A U.S. District Court has dismissed a lawsuit against Nestle Waters North America that claimed its Poland Spring brand water does not come from springs.
The company said the Connecticut-based court granted its motion to dismiss the suit, filed last August by eleven consumers who claimed the product is essentially filtered groundwater.
The court dismissed the complaint after reviewing the results of an independent investigation into whether Poland Spring meets the requirements of the federal spring water standard.
“We are pleased with the court’s decision to dismiss this meritless lawsuit,” said Charles Broll, Nestlé Waters Executive Vice President and General Counsel. “Poland Spring is what we have always said it is – 100% natural spring water, meeting all FDA regulations for spring water.”
The lawsuit, similar to one filed in 2003, claimed Nestle Waters was misleading consumers by labeling the Poland Spring product as “100 percent natural spring water.”
Investigation concludes it's properly labeled
Nestle says DLA Piper conducted an independent analysis of the Poland Spring product, determining that the water is properly labeled as “spring water.”
Former U.S. Senator George Mitchell, chairman emeritus of DLA Piper, said in a statement that Poland Spring brand water sources “satisfy the requirements of the federal spring water identity standard, and as a result, the use of the term ‘spring water’ on Poland Spring labels is both accurate and appropriate.”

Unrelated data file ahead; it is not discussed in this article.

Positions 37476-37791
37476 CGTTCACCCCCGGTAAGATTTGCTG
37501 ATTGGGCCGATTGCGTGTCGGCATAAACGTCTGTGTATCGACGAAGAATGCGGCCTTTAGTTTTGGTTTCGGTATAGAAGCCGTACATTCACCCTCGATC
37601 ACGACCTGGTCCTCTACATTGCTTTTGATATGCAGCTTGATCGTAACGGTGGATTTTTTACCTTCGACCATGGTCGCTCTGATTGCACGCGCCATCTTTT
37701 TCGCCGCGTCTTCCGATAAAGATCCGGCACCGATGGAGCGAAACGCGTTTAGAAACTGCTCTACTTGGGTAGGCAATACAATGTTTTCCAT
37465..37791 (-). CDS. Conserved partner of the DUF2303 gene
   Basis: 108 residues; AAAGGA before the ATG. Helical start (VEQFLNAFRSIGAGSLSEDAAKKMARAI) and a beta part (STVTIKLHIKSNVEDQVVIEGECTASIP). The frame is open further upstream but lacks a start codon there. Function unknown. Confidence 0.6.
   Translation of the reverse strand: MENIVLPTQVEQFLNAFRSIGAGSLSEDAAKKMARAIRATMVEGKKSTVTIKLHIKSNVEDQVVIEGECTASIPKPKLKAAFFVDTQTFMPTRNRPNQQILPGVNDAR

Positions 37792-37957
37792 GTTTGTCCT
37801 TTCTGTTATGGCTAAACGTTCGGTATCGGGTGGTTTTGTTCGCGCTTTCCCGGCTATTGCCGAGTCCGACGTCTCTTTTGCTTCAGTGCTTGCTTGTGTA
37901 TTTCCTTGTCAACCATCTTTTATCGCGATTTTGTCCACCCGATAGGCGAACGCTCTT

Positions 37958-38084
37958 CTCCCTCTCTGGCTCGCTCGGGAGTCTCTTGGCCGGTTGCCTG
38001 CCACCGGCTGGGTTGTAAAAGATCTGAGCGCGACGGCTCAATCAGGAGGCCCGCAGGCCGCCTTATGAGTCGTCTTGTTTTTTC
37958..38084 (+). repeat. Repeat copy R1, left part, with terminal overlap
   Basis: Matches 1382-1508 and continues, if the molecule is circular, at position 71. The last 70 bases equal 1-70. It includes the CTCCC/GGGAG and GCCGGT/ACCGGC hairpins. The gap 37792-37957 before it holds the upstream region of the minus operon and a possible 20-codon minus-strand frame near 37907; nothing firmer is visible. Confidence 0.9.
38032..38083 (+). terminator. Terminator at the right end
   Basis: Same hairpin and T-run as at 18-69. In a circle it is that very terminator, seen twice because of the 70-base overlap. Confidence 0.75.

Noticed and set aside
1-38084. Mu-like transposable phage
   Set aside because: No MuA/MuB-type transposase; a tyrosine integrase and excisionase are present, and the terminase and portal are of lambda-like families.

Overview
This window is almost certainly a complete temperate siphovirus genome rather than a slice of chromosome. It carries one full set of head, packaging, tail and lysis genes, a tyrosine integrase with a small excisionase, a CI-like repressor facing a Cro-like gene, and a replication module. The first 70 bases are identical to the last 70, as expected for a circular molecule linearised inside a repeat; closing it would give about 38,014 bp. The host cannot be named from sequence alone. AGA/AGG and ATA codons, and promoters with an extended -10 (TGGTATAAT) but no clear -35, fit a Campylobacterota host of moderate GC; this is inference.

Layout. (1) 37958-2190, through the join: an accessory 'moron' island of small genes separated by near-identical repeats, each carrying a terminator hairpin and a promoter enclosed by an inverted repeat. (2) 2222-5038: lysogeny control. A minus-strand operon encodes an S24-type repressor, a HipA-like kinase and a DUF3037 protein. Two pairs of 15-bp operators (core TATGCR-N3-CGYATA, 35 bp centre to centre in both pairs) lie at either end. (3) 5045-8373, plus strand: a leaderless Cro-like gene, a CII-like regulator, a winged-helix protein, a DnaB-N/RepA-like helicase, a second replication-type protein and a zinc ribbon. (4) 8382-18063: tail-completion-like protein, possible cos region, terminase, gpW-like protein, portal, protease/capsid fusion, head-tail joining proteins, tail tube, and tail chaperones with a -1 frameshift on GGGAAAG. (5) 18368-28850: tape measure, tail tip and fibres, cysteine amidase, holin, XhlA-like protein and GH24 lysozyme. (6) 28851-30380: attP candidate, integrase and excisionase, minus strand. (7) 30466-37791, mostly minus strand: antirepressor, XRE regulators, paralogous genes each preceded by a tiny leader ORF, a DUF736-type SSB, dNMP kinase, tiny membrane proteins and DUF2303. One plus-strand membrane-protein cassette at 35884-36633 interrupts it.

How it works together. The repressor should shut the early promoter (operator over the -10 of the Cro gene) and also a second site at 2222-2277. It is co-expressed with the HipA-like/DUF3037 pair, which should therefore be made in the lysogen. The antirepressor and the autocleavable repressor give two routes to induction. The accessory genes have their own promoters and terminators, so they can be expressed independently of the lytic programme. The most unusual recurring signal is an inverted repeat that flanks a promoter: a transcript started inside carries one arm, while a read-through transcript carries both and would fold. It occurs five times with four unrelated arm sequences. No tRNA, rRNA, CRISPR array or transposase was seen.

The federal regulations covering water products, and whether they can be considered spring water, are specific. Below are the standards that must be met:
The water flows naturally to the surface of the earth
The water is collected only at the spring or through a bore hole tapping the underground formation feeding the spring
A natural force causes the water to flow to the surface through a natural orifice
The location of the spring is identified
Water collected with the use of an external force shall be from the same underground stratum as the spring, as shown by a measurable hydraulic connection using a hydrogeologically valid method between the bore hole and the natural spring, and shall have all the physical properties, before treatment, and be of the same composition and quality, as the water that flows naturally to the surface of the earth.